As the political world's focus shifts to Syria and looming crises on Capitol Hill, the Republican campaign to defund the Affordable Care Act has largely disappeared from the landscape. Sen. Ted Cruz (R-Texas) and the Heritage Foundation intended to use the August recess to put this on the front burner, but as of today, their efforts appear to have fallen far short.
So, the federal health care law is in the clear as the state exchanges get set to open? Not entirely.
The Obama administration has invested $67 million in grants to hire "navigators," intended to help American consumers better understand the new system and sign up for benefits they're legally entitled to. Unfortunately, many Republican-led states have imposed harsh restrictions on the navigators -- in Ohio, navigators are forbidden from comparing and contrasting insurance plans for customers -- and Republicans on the House Energy and Commerce Committee last week launched a new intimidation campaign targeting those assisting the uninsured.
Even the Washington Post's editorial board is getting sick of the sabotage.
As The Post’s Sandhya Somashekhar reported last week, Republicans at the state level also have applied a variety of less visible measures to impede the law’s implementation. Some won't enforce consumer protections, including a ban on insurance companies rejecting patients with pre-existing conditions. The result will be illegal discrimination. Another tactic has been restricting the work of federal "navigators," consumer assistants who help people understand their options and get coverage. [...]Though some analysts offer explanations for why state governments might make one or another of these decisions, states taking these steps are unwise at best. To the extent they represent a deliberate policy to derail the law, such steps are worse than misguided. Georgia’s state government is doing “everything in our power to be an obstructionist,” Ralph Hudgens, the state’s insurance commissioner, boasted.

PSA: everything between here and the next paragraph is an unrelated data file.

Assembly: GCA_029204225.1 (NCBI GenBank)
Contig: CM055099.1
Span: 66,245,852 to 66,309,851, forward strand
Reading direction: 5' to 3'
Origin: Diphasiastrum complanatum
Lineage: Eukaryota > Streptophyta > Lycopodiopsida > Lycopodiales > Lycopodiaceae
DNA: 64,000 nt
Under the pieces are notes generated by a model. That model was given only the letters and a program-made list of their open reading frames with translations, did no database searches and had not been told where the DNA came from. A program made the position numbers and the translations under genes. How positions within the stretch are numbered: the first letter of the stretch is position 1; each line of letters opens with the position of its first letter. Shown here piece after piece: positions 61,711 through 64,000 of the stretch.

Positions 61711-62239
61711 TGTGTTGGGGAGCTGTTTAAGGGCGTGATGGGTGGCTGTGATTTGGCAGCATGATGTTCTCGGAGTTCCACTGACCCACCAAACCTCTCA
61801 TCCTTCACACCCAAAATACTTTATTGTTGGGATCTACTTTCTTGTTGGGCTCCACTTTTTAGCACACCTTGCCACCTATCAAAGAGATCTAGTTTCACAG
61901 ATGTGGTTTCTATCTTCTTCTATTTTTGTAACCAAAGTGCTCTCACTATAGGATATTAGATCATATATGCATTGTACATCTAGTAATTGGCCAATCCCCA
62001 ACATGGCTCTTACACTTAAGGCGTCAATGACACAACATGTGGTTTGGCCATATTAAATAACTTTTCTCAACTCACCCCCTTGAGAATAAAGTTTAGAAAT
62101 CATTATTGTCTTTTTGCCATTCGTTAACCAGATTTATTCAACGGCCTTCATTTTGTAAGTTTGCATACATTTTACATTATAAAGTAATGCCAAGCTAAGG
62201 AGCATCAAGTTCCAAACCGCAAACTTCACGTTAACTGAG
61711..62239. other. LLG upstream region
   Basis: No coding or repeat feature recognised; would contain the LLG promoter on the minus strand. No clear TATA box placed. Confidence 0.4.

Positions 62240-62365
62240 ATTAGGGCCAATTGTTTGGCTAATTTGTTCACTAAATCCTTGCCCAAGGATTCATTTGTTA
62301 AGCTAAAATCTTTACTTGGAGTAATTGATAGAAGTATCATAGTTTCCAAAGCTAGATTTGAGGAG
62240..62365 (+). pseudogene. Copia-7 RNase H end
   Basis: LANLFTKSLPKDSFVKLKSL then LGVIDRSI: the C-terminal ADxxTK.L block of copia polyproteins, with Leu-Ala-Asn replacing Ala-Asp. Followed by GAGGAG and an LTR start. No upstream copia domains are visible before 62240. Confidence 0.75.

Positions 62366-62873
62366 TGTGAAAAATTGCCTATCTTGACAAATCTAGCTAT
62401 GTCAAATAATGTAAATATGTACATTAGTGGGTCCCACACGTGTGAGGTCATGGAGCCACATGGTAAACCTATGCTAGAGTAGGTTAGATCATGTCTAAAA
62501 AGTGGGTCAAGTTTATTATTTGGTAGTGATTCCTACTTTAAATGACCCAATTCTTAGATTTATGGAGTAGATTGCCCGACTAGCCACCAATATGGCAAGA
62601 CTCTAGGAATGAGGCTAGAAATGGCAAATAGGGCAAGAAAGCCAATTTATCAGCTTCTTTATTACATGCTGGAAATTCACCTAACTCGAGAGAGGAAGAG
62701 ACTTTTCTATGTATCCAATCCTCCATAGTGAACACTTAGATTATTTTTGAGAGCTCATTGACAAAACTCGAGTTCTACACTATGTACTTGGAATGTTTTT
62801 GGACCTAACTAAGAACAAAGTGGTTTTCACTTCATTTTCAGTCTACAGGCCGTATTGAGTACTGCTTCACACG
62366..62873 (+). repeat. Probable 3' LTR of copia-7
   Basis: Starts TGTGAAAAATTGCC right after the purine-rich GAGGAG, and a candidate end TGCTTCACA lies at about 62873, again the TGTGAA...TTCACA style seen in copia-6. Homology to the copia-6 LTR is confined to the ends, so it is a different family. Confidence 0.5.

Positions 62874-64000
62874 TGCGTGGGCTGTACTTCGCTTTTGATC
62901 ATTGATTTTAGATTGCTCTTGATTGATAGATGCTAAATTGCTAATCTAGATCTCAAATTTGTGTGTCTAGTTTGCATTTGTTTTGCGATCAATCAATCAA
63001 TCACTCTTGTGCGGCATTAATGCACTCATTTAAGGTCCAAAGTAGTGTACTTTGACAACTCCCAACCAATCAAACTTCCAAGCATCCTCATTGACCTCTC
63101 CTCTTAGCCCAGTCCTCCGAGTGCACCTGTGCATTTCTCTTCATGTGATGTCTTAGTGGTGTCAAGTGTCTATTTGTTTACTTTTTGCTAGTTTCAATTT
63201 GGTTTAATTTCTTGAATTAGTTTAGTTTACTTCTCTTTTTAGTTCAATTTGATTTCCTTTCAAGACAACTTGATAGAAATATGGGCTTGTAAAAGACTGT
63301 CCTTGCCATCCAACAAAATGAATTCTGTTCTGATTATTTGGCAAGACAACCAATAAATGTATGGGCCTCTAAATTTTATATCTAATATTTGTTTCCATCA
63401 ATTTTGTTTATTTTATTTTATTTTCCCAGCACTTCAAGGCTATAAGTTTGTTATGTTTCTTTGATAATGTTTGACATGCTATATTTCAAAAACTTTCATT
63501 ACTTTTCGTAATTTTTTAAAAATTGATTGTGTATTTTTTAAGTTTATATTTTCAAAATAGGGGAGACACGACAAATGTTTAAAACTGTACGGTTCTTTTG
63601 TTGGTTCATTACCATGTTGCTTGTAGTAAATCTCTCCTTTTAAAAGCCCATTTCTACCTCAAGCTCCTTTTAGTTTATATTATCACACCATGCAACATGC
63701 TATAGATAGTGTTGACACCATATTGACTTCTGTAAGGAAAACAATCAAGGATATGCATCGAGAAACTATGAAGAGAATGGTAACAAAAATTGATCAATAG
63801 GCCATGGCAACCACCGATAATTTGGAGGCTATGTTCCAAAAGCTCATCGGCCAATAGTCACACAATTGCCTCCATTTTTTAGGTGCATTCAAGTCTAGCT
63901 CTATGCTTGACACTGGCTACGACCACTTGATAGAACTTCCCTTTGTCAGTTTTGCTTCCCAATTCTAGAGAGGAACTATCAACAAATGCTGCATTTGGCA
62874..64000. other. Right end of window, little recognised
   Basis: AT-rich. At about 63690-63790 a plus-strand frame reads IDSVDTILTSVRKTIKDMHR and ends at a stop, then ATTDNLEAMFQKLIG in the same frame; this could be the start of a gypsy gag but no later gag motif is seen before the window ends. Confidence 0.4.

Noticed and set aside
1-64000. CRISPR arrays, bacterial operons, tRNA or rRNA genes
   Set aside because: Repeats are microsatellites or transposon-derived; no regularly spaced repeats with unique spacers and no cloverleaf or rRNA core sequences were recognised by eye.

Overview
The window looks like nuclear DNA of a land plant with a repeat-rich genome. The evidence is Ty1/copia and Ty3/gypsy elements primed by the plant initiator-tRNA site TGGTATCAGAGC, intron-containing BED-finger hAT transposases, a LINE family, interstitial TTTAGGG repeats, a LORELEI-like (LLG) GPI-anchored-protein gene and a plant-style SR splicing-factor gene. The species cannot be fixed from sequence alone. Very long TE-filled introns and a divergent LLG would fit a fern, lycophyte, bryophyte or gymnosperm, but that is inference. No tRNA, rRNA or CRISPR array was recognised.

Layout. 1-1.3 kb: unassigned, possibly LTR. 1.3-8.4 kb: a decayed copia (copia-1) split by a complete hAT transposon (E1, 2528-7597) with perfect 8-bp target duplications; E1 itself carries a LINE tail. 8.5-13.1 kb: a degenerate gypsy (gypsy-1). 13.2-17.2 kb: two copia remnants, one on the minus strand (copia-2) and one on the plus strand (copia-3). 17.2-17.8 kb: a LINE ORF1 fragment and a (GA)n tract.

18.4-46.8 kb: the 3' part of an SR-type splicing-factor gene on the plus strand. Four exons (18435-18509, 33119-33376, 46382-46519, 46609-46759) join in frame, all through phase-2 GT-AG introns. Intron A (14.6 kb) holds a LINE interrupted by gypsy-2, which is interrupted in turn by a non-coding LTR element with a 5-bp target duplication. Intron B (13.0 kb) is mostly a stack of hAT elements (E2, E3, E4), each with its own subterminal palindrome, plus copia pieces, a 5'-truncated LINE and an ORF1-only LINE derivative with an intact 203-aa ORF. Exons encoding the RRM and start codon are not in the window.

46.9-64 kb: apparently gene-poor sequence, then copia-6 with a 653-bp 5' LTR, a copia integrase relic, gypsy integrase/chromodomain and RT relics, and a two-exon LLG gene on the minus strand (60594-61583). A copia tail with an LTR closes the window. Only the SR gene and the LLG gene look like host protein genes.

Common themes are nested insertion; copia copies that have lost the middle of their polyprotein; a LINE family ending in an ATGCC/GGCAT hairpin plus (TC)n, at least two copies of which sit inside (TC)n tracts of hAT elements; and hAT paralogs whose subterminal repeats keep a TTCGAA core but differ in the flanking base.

"The result," the editorial added, "will be more people without health insurance."
I imagine that's the point.
GOP officials appear genuinely afraid that the federal health care system will prove to be effective and popular, so naturally Republicans are going to truly ridiculous lengths to sabotage the law.
When was the last time Americans saw such a coordinated effort to undermine federal law, motivated by cheap partisan spite? We've never seen anything like this, ever.
Update: Jonathan Cohn had a good piece today on this, fleshing the ways in which the GOP targeting navigators appears to be pretty obvious evidence of sabotage.